Third Amendment Right to not house soldiers during time of war
Fourth Amendment Right to be secure from unreasonable search and seizure
Fifth Amendment Rights in criminal cases, including due process and indictment by grand jury for capital crimes, as well as the right not to testify against oneself
Sixth Amendment Right to a speedy trial by an impartial jury
Seventh Amendment Right to a jury trial in civil cases
Eighth Amendment Right to not face excessive bail, excessive fines, or cruel and unusual punishment
Ninth Amendment Rights retained by the people, even if they are not specifically enumerated by the Constitution
Tenth Amendment States’ rights to powers not specifically delegated to the federal government
Table 4.1

Finding a Middle Ground

Debating the Need for a Bill of Rights

One of the most serious debates between the Federalists and the Anti-Federalists was over the necessity of limiting the power of the new federal government with a Bill of Rights. As we saw in this section, the Federalists believed a Bill of Rights was unnecessary—and perhaps even dangerous to liberty, because it might invite violations of rights that weren’t included in it—while the Anti-Federalists thought the national government would prove adept at expanding its powers and influence and that citizens couldn’t depend on the good judgment of Congress alone to protect their rights.

As George Washington’s call for a bill of rights in his first inaugural address suggested, while the Federalists ultimately had to add the Bill of Rights to the Constitution in order to win ratification, the Anti-Federalists' fear that the national government might intrude on civil liberties proved to be prescient. In 1798, at the behest of President John Adams during the Quasi-War with France, Congress passed a series of four laws collectively known as the Alien and Sedition Acts. These laws were drafted to allow the president to imprison or deport foreign citizens that he believed were “dangerous to the peace and safety of the United States” and to restrict speech and newspaper articles critical of the federal government or its officials. The laws were primarily used against members and supporters of the opposition, the Democratic-Republican Party.

State laws and constitutions protecting free speech and freedom of the press proved ineffective in limiting this new federal power. Although the courts did not decide on the constitutionality of these laws at the time, most scholars believe the Sedition Act, in particular, would be ruled unconstitutional if it had remained in effect. Three of the four laws were repealed in the Jefferson administration, but one—the Alien Enemies Act—remains on the books today. Two centuries later, the issue of free speech and freedom of the press during times of international conflict remains a subject of intense public debate.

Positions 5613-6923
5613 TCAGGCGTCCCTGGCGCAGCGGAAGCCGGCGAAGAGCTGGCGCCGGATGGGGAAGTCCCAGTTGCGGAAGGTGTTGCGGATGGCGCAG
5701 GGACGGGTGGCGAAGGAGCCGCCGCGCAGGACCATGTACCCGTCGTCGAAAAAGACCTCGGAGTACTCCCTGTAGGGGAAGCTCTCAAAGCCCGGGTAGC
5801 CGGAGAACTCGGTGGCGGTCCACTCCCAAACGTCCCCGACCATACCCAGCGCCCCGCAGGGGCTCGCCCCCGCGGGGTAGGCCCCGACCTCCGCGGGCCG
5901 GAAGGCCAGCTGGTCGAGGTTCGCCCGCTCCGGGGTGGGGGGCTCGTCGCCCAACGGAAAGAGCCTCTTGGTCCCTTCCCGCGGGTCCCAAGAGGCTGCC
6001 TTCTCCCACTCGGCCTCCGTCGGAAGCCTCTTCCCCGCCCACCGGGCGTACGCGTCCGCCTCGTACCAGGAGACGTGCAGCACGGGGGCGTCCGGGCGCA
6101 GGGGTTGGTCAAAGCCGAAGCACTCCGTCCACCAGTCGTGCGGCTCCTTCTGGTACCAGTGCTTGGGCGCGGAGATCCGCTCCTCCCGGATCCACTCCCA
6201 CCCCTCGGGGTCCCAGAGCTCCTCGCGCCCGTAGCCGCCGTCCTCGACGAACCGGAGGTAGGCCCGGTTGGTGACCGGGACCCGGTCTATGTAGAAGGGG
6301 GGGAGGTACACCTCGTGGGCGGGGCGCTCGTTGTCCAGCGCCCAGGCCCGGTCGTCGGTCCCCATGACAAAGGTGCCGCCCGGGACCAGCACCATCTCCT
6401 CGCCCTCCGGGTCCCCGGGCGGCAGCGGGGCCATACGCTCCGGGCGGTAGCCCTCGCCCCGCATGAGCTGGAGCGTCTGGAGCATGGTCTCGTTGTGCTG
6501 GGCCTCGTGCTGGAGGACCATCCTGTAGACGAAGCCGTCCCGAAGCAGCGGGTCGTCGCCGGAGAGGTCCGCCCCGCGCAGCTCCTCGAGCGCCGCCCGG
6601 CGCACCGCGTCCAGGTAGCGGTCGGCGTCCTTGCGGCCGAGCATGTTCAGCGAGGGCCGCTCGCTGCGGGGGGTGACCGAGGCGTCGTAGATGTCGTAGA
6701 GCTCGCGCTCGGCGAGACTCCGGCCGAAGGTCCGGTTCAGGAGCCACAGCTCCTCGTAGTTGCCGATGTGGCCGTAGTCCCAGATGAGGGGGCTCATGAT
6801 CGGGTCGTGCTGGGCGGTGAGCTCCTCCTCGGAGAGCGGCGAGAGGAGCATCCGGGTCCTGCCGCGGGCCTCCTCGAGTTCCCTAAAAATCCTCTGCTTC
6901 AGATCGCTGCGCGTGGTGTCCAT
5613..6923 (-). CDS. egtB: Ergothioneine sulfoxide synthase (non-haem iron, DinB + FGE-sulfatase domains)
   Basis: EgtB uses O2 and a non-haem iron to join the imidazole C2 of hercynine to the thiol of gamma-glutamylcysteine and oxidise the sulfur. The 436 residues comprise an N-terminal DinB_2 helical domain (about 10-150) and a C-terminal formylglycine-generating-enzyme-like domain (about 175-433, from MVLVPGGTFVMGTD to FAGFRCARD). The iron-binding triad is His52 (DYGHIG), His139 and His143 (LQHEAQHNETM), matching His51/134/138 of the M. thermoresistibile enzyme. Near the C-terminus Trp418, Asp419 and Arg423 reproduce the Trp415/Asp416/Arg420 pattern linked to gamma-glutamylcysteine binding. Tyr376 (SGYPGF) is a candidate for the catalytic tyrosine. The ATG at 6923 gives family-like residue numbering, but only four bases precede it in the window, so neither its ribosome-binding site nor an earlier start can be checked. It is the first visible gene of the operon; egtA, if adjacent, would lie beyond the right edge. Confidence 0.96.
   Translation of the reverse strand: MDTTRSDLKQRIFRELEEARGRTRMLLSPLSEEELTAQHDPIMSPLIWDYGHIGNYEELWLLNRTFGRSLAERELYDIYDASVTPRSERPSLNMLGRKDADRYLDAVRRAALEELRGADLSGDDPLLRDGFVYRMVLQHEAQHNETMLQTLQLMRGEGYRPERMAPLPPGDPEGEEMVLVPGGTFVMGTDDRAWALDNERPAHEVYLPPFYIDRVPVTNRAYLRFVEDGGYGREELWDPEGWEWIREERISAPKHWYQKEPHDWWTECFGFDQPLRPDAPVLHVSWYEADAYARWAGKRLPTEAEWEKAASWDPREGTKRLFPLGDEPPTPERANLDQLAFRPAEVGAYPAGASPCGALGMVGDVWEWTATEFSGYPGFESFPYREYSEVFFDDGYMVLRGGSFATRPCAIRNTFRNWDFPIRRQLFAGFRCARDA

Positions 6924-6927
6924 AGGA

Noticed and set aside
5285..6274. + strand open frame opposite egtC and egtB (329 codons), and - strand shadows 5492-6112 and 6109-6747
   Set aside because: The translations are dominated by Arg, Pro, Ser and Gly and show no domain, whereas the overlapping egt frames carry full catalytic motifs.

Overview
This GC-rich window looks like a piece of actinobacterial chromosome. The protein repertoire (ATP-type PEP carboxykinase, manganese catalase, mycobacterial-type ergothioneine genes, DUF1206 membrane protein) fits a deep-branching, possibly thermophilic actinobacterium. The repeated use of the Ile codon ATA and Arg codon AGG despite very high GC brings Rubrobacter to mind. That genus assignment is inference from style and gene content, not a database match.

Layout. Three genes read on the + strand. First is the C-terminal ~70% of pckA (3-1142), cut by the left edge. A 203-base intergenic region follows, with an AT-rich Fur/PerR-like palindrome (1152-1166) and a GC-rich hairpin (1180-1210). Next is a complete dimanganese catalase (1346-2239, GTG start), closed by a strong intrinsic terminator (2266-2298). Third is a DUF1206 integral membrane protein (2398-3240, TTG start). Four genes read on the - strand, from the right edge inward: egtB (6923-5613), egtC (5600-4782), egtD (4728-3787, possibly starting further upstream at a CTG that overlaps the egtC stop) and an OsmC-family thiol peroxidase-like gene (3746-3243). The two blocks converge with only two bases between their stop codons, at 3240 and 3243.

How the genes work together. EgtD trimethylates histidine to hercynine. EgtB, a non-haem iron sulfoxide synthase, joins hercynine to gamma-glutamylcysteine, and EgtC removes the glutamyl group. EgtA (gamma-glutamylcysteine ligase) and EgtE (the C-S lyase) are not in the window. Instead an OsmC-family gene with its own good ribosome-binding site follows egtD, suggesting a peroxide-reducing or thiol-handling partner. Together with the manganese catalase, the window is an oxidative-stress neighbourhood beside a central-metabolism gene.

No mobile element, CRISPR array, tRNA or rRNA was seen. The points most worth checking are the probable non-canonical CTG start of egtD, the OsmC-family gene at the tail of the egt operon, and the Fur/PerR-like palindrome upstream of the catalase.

Should the government be able to restrict or censor unpatriotic, disloyal, or critical speech in times of international conflict? What about from government whistle-blowers or employees who leak sensitive information? How much freedom should journalists have to report on stories from the perspective of enemies or to repeat propaganda from opposing forces?


In the decades following the Constitution’s ratification, the Supreme Court declined to expand the Bill of Rights to curb the power of the states, most notably in the 1833 case of Barron v. Baltimore.8 In this case, which dealt with property rights under the Fifth Amendment, the Supreme Court unanimously decided that the Bill of Rights applied only to actions by the federal government, not state or local governments. Explaining the court’s ruling, Chief Justice John Marshall wrote that it was incorrect to argue that “the Constitution was intended to secure the people of the several states against the undue exercise of power by their respective state governments; as well as against that which might be attempted by their [Federal] government.”

The festering issue of the rights of enslaved persons and the convulsions of the Civil War and its aftermath forced a reexamination of the prevailing thinking about the application of the Bill of Rights to the states. Soon after slavery was abolished by the Thirteenth Amendment, state governments—particularly those in the former Confederacy—began to pass “Black codes” that restricted the rights of formerly enslaved people, including the right to hold office, own land, or vote, relegating them to second-class citizenship. Angered by these actions, members of the Radical Republican faction in Congress demanded that the Black codes be overturned. In the short term, they advocated suspending civilian government in most of the southern states and replacing politicians who had enacted these discriminatory laws. Their long-term solution was to propose and enforce two amendments to the Constitution to guarantee the rights of freed men and women. These became the Fourteenth Amendment, which dealt with civil liberties and rights in general, and the Fifteenth Amendment, which protected the right to vote in particular (Figure 4.4). though still not for women or Native Americans.